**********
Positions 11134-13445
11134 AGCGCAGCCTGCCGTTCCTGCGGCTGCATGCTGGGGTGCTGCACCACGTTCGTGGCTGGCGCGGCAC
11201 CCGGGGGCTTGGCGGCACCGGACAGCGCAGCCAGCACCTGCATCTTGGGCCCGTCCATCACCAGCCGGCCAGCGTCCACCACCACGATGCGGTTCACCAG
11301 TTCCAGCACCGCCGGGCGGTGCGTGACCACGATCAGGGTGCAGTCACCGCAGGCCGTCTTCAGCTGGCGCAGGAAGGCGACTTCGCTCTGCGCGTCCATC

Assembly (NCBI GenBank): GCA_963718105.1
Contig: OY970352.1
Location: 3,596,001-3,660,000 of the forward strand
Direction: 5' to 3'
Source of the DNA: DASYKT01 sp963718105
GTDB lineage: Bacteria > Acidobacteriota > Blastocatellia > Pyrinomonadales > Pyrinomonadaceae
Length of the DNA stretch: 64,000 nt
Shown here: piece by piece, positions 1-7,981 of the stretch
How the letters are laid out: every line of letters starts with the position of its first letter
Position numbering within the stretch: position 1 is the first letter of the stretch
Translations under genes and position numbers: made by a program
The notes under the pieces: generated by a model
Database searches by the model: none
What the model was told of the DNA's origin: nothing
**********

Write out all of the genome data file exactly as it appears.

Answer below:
Positions 11134-13445
11134 AGCGCAGCCTGCCGTTCCTGCGGCTGCATGCTGGGGTGCTGCACCACGTTCGTGGCTGGCGCGGCAC
11201 CCGGGGGCTTGGCGGCACCGGACAGCGCAGCCAGCACCTGCATCTTGGGCCCGTCCATCACCAGCCGGCCAGCGTCCACCACCACGATGCGGTTCACCAG
11301 TTCCAGCACCGCCGGGCGGTGCGTGACCACGATCAGGGTGCAGTCACCGCAGGCCGTCTTCAGCTGGCGCAGGAAGGCGACTTCGCTCTGCGCGTCCATC

Assembly (NCBI GenBank): GCA_963718105.1
Contig: OY970352.1
Location: 3,596,001-3,660,000 of the forward strand
Direction: 5' to 3'
Source of the DNA: DASYKT01 sp963718105
GTDB lineage: Bacteria > Acidobacteriota > Blastocatellia > Pyrinomonadales > Pyrinomonadaceae
Length of the DNA stretch: 64,000 nt
Shown here: piece by piece, positions 1-7,981 of the stretch
How the letters are laid out: every line of letters starts with the position of its first letter
Position numbering within the stretch: position 1 is the first letter of the stretch
Translations under genes and position numbers: made by a program
The notes under the pieces: generated by a model
Database searches by the model: none
What the model was told of the DNA's origin: nothing